[Mr Brown] said the project was of "enormous importance, not just for London but for the whole country" and would generate 30,000 jobs.

The government is providing a third of the money with the rest made up from borrowing against future fares and a levy on London business rates.
Crossrail services are due to be running in about 10 years.

The idea was first proposed in the 1980s, but supporters have had difficulty in securing the funding.

Only time will tell whether this is a brilliant investment or a complete financial black hole. It is incredibly technically difficult, and the Boston Big Dig, which went massively over budget, rings bells. The project is not of "enormous importance" for "the whole country" except in as much as the rest of the country is yet again being forced to subsidise London, the way the rest of Massachusetts was forced to subsidise Boston.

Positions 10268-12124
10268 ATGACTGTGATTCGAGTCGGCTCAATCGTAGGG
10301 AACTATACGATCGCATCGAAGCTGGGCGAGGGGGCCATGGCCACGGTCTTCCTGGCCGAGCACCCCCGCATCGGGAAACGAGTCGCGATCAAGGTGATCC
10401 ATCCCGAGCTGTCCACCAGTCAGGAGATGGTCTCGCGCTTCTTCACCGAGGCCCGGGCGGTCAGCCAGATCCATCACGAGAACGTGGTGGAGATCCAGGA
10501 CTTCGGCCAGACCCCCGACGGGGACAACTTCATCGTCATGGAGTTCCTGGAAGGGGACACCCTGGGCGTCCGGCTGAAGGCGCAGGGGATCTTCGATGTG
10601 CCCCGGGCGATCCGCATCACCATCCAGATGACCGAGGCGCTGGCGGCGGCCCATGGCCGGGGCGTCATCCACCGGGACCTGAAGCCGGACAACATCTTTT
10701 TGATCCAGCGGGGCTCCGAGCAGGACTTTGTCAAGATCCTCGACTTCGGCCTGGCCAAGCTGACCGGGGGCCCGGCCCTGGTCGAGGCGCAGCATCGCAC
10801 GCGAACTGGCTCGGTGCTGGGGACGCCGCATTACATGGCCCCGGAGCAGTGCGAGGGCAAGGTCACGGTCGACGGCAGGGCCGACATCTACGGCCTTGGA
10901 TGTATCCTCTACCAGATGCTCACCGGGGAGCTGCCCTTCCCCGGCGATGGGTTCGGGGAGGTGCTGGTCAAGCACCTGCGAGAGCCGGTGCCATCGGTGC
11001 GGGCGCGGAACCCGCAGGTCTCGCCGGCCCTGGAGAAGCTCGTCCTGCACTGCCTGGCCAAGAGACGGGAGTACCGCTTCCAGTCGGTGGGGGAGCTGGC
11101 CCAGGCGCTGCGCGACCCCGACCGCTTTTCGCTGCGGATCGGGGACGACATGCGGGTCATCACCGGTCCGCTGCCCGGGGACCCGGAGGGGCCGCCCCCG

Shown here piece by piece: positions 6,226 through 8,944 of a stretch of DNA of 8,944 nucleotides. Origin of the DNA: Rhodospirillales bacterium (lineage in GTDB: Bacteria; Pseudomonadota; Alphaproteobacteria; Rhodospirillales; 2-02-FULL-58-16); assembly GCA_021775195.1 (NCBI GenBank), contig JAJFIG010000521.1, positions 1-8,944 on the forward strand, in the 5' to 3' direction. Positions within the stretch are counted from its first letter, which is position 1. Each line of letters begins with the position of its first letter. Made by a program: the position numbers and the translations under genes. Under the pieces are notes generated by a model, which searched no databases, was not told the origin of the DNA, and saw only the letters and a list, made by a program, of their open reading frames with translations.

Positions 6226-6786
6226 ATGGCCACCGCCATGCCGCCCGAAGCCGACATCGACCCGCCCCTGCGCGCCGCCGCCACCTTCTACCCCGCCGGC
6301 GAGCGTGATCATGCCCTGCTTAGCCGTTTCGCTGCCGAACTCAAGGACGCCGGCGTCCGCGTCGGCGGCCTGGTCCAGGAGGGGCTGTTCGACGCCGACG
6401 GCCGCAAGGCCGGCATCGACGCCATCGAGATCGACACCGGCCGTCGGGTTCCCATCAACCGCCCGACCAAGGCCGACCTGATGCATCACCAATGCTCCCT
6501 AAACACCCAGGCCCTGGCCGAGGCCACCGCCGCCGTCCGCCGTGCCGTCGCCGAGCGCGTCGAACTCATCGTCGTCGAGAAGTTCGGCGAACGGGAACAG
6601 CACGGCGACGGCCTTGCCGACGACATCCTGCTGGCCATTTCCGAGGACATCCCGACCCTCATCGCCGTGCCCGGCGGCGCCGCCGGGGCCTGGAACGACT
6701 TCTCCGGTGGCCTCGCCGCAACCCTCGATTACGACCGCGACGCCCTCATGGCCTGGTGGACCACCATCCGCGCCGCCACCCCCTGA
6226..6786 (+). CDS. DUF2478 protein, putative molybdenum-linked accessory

Renting is much cheaper than buying with a mortgage (permanent blog link)

The BBC says:

The cost of renting a house in England and Wales is cheaper than the cost of buying it with a mortgage, say market analysts Hometrack.

Private rents in 2006 were two-thirds the cost of a 100% mortgage on a two- or three-bedroom house, for a young household on average incomes.

For many years, renting a home was thought to be just as expensive as buying one.

But that position has been changed by the rapid rise in house prices.

Professor Steve Wilcox of York University, who carried out the analysis, said that in many areas, people who were unable to buy a house could still afford to rent in the private sector.

"Not too long ago, there was little difference between the costs of buying and renting," he said.